“The most important element [of Taiâs speech] is its re-engagement with the Chinese and this is long overdue because we have a trade deal that reaches a significant turning point at the end of this year with the expiration of the [Phase One agreement]”Wendy Cutler, former US deputy trade representative for Japan, Korea and APEC affairs in the George W. Bush administration, told POLITICO.” Ambassador Tai has struck a realistic deal from which she does not expect much [from the Chinese] and clearly leaves its options open on how to respond, and not necessarily unilaterally, but in concert with allies and partners. “
The long-awaited speech is the cornerstone of an eight-month review of former President Donald Trump’s trade policies towards China and sets the tone for President Joe Biden’s plans to pressure Beijing on tariffs, trade commitments and other bilateral economic issues. Tai confirmed that the United States will resume talks with China over its breach of the terms of the phase one US-China trade deal implemented in January.
The Biden administration will also maintain tariffs imposed by Trump on more than $ 350 billion in Chinese goods and has warned that additional duties or other trade restrictions could follow if China does not respond to US concerns. Acknowledging the domestic economic pain inflicted by some of the tariffs, Tai also announced that the United States will reopen an exemption process for some companies in order to obtain tariff relief on China. It was a key question from U.S. companies saying the duties increase costs for manufacturers and consumers, especially if no duties are waived in the near future.
Cutler predicted a rapid follow-up to Tai’s speech by the USTR in order to demonstrate tangible progress that justifies the Biden administration’s policy of re-engagement. This progress could include a notice within days in the Federal Register of a new tariff exemption process. “I hope we wake up one morning and hear that [Tai] had a productive discussion with Liu He, âsaid Cutler, who is also vice president of the Asia Society Policy Institute.
Tai’s harsh rhetoric, including a reference to the “adverse impacts” of Chinese business practices and the USTR’s intention to maintain Trump tariffs, was a critical national political message to mitigate potential criticism from Chinese GOP hawks. and the Democratic Party that the USTR was implementing unconditional re-engagement with China. âKeeping the Phase 1 agreement in place and enforcing it is something that will be broadly acceptable to both sides of the aisle,â said Kelly Ann Shaw, former senior Trump business advisor and partner at the law firm. global Hogan Lovells. “You won’t be able to satisfy everyone, but I think [Tai] broke a reasonable balance in the middle.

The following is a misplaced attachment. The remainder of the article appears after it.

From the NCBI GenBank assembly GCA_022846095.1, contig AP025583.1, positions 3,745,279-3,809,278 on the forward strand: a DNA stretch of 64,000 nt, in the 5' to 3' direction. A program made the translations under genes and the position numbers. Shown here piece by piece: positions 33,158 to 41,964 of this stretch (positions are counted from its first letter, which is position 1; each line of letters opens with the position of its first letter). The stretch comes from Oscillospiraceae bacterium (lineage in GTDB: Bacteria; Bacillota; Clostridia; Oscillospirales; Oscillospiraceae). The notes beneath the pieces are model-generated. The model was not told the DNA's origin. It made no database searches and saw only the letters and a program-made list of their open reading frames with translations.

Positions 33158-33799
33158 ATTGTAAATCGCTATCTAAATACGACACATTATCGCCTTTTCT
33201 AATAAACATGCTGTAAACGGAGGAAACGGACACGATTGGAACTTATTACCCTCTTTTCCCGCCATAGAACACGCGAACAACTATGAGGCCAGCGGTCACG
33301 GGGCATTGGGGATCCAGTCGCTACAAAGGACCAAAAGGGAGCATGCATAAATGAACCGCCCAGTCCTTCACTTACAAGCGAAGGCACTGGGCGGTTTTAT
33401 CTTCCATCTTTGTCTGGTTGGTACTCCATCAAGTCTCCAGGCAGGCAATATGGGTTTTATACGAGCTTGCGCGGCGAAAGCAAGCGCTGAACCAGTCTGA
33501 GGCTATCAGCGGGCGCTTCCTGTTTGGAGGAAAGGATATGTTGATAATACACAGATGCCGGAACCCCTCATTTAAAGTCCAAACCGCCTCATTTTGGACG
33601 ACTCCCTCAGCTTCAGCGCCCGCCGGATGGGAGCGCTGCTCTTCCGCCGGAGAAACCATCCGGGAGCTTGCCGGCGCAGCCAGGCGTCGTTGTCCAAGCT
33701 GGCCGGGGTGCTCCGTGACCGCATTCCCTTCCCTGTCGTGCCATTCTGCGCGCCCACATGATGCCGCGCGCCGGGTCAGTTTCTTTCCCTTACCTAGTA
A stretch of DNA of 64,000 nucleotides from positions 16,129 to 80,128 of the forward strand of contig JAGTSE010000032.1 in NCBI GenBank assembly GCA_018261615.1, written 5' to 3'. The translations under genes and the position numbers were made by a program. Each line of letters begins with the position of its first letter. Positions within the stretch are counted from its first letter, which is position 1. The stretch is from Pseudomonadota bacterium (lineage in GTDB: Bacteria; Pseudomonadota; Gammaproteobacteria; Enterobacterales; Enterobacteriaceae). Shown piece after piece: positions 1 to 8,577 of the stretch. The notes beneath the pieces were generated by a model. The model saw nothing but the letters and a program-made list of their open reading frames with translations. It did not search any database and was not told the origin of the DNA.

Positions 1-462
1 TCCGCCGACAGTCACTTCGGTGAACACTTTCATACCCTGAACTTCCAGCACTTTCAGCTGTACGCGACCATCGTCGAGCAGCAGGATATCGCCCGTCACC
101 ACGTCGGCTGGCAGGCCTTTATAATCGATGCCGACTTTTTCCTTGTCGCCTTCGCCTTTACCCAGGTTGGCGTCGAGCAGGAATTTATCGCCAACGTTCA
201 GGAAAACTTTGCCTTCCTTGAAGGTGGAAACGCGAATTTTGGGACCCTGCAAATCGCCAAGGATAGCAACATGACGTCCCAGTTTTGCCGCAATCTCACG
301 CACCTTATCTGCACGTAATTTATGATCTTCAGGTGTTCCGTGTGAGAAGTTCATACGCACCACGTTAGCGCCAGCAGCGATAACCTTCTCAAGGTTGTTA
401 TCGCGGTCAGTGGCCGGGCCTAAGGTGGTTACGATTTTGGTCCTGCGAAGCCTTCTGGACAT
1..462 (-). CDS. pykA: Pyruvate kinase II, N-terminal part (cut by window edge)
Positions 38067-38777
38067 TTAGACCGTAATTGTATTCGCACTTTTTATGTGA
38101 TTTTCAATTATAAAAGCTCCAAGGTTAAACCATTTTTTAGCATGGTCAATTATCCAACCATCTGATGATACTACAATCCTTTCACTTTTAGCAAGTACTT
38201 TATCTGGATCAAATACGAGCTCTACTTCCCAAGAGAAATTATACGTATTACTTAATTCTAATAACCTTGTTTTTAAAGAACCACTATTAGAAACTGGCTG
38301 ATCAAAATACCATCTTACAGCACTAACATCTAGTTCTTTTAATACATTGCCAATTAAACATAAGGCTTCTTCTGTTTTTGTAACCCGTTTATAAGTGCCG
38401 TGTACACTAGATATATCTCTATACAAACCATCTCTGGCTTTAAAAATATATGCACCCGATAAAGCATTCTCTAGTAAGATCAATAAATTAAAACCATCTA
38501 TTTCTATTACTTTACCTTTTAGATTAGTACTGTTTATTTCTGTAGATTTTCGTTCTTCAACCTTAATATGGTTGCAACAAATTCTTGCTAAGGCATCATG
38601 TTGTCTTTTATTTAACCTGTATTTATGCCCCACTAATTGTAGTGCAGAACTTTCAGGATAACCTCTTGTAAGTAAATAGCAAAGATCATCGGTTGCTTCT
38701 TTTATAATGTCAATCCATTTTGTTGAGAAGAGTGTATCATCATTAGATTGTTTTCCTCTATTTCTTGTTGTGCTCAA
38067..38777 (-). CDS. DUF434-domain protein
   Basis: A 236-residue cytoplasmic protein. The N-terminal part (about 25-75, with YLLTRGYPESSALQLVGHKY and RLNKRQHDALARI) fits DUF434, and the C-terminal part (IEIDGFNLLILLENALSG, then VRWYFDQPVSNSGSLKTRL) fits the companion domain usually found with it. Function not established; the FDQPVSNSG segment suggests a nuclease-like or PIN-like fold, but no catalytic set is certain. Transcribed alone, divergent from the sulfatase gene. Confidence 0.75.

Shaw’s assessment is not unanimous, and at least one GOP lawmaker has challenged both the length of the USTR review and a perceived lack of detail in its results.
âIt unfortunately took eight months for the administration to announce its approach to trade policy with China, only for the USTR to give no specific indication of what it plans to do,â Representative Michael McCaul said. (R-Texas), senior member of the House Foreign Affairs Committee. âThey recognized that China does not want to reform and does not intend to reform, and its industrial policies are zero-sum and the negotiations have been fruitlessâ¦. [but] Tai did not explain how she plans to enforce China’s existing trade commitments, other than explaining that it is almost impossible to enforce commitments, either at the WTO or bilaterally.
Tai stressed that despite the deep disagreements between the United States and China on trade, the Biden administration’s ultimate goal was to establish a bilateral âlasting coexistenceâ defined by dialogue. Tai said the Biden administration will seek meaningful change from China through “frank conversations” with its Chinese counterparts and “directly engaging with China” on its industrial policies. This message appears to be designed to differentiate the approach of the Biden administration from that of the Trump administration.
“[Tai] was not there to fight with them, âsaid Simon Lester, chairman of China Trade Monitor, a company that provides analysis of China’s international economic relations. “There were a few critical comments but certainly not like what we saw from the previous administration.”
Tai’s speech moved beyond China to refer to the need for the United States to work closely with its allies to coordinate China’s trade policies. The European Union is attacking Biden’s retention of Trump-era steel and aluminum tariffs imposed in 2018 on the highly questionable grounds that they were required to protect “national security.” But Tai’s reference to working with the EU to address “market distortions and other unfair trade practices” suggested a rhetorical placeholder for future trade talks between the US and the EU on such disagreements.
The Chinese government has yet to respond to Tai’s speech. But trade experts expect minimal grumbling about Tai’s criticism, given the opportunity to remove an important thorn in an otherwise resentful bilateral relationship.
“Trade was the thesis [of the U.S.-China relationship], but now it’s a sub-point as things are happening with military exercises on Taiwan, forced labor and the treatment of Uyghurs, âShaw said. âThere are a lot of other variables that I think China is more responsive to than [trade] at present. “